Association Challenges Kings Crossing Plan

Association Challenges Kings Crossing Plan

Retail/ commercial element remains below expectations.

JPI Development Partners Inc. filed their request for a rezoning change on the Kings Crossing project May 23. In that application, they stated, "The applicant has worked with the community, the staff and the Mount Vernon and Lee District supervisors to include a significant retail component ...."

That was not the impression members of Spring Bank Community Association had at their meeting Monday night at Groveton Baptist Church. The entire meeting was devoted to fine-tuning a letter to be sent to JPI Senior Vice President Greg Lamb listing objections to the plan as submitted to Fairfax County. The county has only received the plan, not accepted it.

In the draft copy, David Dale, association president, stated, "I have not called for a vote on the plan yet ... however, as presented, it would not get community support." The primary concern is one that has plagued the proposed project since the outset — the ratio of retail/commercial to residential.

Both the association and Mount Vernon District Supervisor Gerald Hyland have pushed for at least 50 percent of the site to be devoted to retail/commercial development. Following the last meeting between the association and JPI, Hyland stated, "We have come down considerably from our original desires. But we are still looking for a minimum of 25 percent commercial/retail."

AFTER ANALYZING the application as submitted to the county, Dale presented figures to the association Monday night showing retail/commercial use at only 16.6 percent and residential at 83.4 percent. "We feel that at least 340,000 square feet of residential space should be converted to commercial, mostly as additional retail space," the draft copy stated.

"Evaluation by actual floor areas shows that there isn't enough retail to accommodate more than a handful of stores, and the configuration of that space is not suitable to larger stores. Much of the retail space is very shallow, only about 35 feet from front to rear," he wrote.

"We've tried to be very fair with these folks (JPI and Archon, owners of the property) all through this process. But, they haven't given anything back. They have consistently pushed it back to more residential use," said Jack Scott, an association member and professional architect.

"I feel very uncomfortable dealing with these folks. How do you negotiate with someone who is constantly trying to pull the wool over your eyes. I've never seen anything like this," Scott said.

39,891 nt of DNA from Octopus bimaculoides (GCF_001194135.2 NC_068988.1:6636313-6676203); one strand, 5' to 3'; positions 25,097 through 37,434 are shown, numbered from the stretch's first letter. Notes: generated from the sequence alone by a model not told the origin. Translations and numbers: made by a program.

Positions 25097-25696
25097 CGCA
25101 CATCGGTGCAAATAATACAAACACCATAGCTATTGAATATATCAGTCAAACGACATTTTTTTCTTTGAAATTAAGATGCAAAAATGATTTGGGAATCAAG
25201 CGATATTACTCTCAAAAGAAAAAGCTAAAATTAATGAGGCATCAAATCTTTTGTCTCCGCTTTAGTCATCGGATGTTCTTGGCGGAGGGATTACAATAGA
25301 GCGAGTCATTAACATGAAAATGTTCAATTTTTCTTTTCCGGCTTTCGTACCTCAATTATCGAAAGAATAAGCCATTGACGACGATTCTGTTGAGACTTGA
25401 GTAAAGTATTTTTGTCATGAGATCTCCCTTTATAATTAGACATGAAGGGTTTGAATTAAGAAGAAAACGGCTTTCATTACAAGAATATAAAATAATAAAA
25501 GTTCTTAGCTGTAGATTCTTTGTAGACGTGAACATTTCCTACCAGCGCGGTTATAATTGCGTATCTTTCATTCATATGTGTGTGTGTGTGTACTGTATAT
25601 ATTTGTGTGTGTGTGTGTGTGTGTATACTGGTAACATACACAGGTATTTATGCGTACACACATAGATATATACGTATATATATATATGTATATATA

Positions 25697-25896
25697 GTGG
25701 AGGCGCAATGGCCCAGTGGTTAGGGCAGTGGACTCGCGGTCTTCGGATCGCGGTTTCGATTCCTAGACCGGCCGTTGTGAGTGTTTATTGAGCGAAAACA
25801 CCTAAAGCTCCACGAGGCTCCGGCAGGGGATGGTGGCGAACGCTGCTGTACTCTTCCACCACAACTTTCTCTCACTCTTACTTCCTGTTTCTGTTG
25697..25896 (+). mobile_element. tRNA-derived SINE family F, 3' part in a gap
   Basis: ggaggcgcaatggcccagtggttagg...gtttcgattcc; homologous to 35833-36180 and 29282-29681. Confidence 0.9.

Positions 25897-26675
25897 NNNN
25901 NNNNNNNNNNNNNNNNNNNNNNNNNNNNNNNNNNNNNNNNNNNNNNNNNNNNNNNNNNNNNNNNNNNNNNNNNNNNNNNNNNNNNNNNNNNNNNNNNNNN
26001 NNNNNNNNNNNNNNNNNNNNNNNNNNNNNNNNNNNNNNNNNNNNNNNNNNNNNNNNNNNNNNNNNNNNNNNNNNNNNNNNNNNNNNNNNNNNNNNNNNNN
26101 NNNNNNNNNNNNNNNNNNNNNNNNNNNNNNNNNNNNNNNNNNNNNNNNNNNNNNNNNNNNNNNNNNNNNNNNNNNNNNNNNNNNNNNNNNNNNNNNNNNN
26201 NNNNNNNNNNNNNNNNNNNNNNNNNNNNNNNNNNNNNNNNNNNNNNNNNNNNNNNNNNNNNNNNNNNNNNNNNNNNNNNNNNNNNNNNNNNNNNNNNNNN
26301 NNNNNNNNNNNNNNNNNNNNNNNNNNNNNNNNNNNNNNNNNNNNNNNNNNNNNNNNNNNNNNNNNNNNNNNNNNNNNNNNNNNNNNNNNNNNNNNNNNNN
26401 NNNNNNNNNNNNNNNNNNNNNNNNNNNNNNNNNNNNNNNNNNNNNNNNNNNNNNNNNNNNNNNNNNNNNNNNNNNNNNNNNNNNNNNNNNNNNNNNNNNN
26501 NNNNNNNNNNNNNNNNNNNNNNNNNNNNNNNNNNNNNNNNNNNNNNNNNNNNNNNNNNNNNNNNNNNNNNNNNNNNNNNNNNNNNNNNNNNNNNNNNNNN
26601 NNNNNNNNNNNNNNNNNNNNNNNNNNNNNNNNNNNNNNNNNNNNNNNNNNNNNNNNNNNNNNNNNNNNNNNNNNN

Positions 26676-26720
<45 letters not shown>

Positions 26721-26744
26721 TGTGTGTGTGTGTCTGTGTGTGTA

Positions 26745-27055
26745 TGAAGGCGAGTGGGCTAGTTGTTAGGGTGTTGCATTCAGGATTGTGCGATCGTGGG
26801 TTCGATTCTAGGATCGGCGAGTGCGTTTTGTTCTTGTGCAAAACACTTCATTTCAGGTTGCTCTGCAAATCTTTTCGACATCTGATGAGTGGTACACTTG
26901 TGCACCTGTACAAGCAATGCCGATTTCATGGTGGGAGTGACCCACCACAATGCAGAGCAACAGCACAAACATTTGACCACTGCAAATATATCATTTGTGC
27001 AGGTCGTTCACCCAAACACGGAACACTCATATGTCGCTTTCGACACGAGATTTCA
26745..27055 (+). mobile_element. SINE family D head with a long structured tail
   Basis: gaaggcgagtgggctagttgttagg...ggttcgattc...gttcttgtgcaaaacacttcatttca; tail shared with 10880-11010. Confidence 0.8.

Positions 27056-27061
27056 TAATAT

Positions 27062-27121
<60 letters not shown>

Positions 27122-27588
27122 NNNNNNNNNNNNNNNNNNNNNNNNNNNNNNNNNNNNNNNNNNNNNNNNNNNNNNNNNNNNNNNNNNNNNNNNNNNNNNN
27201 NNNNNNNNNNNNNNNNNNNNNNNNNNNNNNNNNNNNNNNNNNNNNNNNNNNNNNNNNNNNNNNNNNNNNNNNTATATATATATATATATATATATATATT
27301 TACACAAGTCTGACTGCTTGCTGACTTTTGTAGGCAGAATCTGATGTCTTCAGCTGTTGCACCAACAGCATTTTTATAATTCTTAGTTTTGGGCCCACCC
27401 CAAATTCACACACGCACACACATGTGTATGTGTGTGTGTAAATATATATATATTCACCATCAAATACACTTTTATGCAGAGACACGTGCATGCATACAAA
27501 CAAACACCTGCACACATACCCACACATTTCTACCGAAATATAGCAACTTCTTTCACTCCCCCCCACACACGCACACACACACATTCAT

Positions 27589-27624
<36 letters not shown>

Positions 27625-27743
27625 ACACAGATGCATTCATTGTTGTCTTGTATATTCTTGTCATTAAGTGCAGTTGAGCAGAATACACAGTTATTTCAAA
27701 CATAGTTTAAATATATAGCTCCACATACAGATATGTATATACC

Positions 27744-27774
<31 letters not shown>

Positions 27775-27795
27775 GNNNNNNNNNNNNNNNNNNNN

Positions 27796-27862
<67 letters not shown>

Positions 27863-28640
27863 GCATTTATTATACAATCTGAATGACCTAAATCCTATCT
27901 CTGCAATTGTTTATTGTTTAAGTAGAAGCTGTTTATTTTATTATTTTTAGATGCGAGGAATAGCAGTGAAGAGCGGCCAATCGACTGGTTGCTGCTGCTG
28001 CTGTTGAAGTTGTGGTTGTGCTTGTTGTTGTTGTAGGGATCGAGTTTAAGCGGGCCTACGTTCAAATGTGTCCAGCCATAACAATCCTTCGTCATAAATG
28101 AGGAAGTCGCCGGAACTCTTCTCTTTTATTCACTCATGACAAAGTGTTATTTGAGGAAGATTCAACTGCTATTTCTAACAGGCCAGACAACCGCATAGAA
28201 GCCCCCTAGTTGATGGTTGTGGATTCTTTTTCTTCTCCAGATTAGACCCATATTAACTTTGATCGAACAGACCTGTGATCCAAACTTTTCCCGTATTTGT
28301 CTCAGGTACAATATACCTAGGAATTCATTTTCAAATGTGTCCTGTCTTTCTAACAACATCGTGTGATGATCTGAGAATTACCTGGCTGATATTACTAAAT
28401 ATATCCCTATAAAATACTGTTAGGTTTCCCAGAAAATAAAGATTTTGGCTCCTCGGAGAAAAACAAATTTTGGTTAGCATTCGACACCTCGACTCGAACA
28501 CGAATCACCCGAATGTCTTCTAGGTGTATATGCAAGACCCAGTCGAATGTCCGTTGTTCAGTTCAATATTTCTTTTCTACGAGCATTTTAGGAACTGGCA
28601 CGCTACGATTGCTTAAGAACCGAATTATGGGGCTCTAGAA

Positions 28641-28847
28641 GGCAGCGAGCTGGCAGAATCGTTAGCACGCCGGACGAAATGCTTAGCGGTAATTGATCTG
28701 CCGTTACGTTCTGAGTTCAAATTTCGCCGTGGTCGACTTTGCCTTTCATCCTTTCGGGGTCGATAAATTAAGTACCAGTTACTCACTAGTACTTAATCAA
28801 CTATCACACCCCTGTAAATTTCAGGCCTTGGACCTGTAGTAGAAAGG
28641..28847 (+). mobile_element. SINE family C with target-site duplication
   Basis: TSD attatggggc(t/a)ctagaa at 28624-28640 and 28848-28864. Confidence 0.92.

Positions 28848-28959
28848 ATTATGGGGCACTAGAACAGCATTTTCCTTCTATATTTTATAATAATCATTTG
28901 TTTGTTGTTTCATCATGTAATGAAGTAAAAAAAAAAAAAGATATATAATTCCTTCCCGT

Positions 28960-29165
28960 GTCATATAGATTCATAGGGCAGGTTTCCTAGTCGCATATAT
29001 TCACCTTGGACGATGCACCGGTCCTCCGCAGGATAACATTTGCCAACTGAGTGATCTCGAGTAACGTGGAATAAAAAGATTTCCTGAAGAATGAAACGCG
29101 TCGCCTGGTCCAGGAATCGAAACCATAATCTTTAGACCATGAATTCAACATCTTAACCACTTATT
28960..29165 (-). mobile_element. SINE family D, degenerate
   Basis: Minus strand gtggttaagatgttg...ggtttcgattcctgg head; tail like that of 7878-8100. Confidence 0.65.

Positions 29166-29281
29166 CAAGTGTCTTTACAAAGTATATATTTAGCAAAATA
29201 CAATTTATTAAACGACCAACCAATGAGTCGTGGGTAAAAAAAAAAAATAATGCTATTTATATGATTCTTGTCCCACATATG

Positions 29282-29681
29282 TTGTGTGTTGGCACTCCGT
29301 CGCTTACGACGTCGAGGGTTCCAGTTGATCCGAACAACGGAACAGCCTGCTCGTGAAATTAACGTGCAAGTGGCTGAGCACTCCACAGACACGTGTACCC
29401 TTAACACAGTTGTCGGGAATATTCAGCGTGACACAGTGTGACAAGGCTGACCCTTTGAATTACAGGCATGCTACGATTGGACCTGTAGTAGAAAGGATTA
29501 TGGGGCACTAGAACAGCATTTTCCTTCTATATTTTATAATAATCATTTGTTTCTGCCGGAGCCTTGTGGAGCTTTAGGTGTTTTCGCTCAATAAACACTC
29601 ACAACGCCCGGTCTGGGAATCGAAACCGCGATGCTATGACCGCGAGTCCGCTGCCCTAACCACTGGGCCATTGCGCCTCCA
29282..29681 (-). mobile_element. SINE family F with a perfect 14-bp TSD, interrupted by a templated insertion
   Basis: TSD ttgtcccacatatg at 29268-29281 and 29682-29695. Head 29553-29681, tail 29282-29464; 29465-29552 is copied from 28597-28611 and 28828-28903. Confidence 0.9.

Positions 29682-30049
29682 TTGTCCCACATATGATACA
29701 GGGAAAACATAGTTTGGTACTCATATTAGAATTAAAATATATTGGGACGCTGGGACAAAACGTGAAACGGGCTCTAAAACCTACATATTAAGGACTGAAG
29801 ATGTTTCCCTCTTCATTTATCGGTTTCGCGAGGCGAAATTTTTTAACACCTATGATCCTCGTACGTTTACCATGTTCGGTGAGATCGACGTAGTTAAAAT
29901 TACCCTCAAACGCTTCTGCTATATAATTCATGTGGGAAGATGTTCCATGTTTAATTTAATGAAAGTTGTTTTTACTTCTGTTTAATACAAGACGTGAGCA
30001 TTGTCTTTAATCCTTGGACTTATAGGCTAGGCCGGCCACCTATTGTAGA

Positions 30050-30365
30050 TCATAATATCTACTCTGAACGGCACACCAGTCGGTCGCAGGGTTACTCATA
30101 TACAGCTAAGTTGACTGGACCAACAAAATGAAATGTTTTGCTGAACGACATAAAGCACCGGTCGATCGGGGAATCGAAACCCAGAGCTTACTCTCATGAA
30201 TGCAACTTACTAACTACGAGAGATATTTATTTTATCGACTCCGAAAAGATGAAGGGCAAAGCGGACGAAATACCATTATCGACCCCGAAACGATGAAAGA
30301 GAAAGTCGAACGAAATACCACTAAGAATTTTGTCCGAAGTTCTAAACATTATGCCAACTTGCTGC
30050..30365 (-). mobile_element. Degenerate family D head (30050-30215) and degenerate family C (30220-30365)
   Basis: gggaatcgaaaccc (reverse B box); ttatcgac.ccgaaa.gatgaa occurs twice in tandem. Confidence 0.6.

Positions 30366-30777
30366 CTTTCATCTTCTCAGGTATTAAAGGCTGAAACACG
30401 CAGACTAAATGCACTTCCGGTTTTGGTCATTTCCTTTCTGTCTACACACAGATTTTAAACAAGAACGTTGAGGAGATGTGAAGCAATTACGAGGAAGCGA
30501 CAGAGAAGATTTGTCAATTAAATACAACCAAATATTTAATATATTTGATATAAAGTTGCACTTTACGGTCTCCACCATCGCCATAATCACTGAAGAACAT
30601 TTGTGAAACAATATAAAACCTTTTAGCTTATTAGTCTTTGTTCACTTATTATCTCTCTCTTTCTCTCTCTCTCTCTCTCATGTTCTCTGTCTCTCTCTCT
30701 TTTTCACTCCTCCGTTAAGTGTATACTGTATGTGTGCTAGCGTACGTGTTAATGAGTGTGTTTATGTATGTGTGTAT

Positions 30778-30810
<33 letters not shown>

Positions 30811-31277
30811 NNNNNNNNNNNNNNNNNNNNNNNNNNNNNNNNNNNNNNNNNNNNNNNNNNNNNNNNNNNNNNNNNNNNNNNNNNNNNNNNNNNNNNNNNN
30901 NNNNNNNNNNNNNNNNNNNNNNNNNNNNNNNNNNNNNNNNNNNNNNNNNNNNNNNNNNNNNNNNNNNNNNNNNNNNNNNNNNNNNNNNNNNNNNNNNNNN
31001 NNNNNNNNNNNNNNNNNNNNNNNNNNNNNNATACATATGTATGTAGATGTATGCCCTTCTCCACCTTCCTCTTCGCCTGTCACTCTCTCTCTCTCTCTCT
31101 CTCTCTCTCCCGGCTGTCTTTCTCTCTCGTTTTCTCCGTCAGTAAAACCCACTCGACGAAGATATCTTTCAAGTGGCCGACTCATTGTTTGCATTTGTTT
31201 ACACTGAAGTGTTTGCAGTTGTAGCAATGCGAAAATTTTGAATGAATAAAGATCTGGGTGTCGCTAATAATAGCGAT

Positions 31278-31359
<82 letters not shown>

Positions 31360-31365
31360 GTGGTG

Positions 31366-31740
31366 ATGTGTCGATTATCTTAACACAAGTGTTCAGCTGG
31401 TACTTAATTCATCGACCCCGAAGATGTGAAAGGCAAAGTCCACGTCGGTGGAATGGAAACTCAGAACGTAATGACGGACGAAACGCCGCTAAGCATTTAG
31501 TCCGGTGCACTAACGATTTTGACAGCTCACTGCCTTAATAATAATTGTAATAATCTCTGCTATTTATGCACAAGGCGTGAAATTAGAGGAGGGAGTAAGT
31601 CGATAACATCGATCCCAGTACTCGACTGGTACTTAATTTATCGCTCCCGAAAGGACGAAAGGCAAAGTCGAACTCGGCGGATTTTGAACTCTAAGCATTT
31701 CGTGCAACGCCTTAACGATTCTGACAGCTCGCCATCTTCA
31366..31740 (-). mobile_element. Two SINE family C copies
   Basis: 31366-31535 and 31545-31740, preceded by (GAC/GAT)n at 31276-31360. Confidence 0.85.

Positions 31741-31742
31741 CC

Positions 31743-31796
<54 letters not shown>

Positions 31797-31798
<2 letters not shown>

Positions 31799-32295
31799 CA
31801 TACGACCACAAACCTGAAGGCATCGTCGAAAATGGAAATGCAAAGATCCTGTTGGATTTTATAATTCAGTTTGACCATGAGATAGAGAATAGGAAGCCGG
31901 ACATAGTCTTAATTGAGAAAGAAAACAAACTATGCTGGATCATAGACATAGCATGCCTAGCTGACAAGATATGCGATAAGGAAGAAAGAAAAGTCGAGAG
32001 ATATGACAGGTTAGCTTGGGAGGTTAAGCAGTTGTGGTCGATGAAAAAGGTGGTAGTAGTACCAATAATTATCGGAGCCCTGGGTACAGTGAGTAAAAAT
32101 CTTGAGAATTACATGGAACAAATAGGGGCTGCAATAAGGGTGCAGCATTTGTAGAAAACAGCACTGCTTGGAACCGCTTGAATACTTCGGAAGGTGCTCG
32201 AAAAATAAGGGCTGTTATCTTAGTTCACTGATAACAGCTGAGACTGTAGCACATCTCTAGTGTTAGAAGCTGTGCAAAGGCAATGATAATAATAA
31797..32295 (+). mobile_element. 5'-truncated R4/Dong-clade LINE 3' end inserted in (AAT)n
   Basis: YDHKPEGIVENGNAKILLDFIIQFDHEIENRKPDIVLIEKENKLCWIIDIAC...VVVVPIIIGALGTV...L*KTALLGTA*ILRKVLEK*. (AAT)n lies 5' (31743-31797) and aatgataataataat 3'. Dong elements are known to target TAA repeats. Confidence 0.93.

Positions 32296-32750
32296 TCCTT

"They shouldn't tell us the whole thing is their vision. This plan isn't even close to what we said we wanted over a year ago," said association member Martin Tillet.

That opinion was echoed by Jim Ernst. "They are not dealing with us in good faith. They never have been," he said.

SINCE THE PURCHASE of the original Richmond Highway 11-acre site containing Michaels and Chuck E. Cheese by Texas-based Archon, it has been the goal of the association, Southeast Fairfax Development Corporation and Hyland to have it developed as a retail/commercial gateway with no more than 50 percent residential use. JPI, the developers, and Archon have envisioned it as primarily residential with limited retail/commercial.

In his draft letter, Dale stated, "This (the application as submitted) does not have enough variety and quantity to be recognized as a retail destination; people won't think of Kings Crossing first when they head out for shopping, dining and errands."

The site planned for redevelopment has now grown to 33.25 acres. It consists of "all property that is available in this area for development" between "North Gateway and Penn Daw Community Business Center" on the east side of Richmond Highway, the application states.

Elements included in the 33.25 acres, approximately 1,448,216 square feet, are "an older neighborhood of single-family homes, a dated shopping center ... two restaurants and a fast food restaurant with drive-through ... a mobile home park ... the Fairchild property which consists of mostly Resource Protection Area ... and the Electric & Power Company property."

UNDER THE HEADING "The Proposed Development Plan," JPI states, "The applicant seeks to rezone the subject property ... to permit a mixed-use development that will include approximately 1,000 residential units ... approximately 200,565 square-feet of retail and/or hotel."

As for the residential units, it specifies, "77 single-family attached; 94 multi-family stacked; 492 four-story, multi-family with elevators and structured parking; and 337 high-rise multi-family." They are also proposing 41 affordable housing units.

"The proposal is for development consisting primarily of multiple-family residential development with a density of approximately 30 dwelling units per acre. The residential component of multiple-family dwellings comprises more than 50 percent of the total gross floor area in the development," the application states.

Dale's draft letter to Lamb stated, "The Spring Bank Community does not think that 135,565 square feet of retail, only 9.4 percent of the project, qualifies as "substantial retail" use. There is still way too much residential and not enough retail."

During the last meeting between the association and JPI/Archon, David Paul, Archon's local director, said, "If we have to go way up on commercial space that we believe is not the best use of the property then we are going to be

looking at what else could be done with this property."

As Dale concluded the session he stated, "This is still a work in progress." Members present voted to authorize sending the letter with modifications by the executive committee.